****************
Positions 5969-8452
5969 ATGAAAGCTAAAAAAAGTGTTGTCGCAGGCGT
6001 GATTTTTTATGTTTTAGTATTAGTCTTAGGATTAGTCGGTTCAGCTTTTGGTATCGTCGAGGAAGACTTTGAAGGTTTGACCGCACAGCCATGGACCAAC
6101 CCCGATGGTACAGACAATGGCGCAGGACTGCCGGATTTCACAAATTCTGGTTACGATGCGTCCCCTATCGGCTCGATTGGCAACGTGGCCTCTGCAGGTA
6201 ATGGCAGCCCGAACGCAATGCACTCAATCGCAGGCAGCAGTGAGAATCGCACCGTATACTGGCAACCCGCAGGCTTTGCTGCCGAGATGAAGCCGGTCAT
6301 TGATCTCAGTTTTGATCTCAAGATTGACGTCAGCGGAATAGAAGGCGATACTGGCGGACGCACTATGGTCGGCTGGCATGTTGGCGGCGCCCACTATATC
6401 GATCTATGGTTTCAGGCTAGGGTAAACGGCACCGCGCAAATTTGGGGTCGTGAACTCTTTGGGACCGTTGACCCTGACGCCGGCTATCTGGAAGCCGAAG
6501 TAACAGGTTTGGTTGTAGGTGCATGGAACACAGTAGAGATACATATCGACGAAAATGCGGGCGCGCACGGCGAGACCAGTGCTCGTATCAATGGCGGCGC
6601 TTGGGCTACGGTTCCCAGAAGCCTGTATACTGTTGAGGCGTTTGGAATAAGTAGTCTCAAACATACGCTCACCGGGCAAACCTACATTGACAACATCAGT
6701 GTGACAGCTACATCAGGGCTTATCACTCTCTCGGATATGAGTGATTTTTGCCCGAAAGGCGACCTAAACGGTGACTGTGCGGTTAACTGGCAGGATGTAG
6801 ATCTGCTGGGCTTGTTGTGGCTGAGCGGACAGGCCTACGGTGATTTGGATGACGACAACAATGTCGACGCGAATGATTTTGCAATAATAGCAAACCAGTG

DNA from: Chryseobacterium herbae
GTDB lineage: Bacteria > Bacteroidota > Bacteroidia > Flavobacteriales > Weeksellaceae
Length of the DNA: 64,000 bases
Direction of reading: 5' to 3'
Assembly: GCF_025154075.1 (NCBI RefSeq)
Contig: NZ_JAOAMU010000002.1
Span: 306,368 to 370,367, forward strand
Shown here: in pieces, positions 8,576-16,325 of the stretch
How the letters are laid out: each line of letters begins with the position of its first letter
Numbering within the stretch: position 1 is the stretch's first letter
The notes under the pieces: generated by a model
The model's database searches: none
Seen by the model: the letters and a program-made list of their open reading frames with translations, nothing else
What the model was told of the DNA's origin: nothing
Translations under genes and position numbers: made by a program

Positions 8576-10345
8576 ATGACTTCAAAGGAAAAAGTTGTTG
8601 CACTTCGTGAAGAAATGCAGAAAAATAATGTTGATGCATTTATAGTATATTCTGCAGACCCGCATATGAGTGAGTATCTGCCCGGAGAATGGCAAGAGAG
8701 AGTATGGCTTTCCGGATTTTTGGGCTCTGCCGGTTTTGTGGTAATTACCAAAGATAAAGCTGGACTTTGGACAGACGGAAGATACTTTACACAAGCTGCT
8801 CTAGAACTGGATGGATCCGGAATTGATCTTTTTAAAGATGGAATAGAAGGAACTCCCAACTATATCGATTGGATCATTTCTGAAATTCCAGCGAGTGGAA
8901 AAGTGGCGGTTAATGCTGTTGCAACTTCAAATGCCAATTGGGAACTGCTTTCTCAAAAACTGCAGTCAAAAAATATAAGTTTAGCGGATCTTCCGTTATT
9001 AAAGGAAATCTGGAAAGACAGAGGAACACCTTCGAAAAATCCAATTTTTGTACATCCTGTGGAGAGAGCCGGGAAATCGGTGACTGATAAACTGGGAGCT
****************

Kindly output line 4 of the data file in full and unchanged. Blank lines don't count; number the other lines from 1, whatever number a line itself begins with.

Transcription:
6101 CCCGATGGTACAGACAATGGCGCAGGACTGCCGGATTTCACAAATTCTGGTTACGATGCGTCCCCTATCGGCTCGATTGGCAACGTGGCCTCTGCAGGTA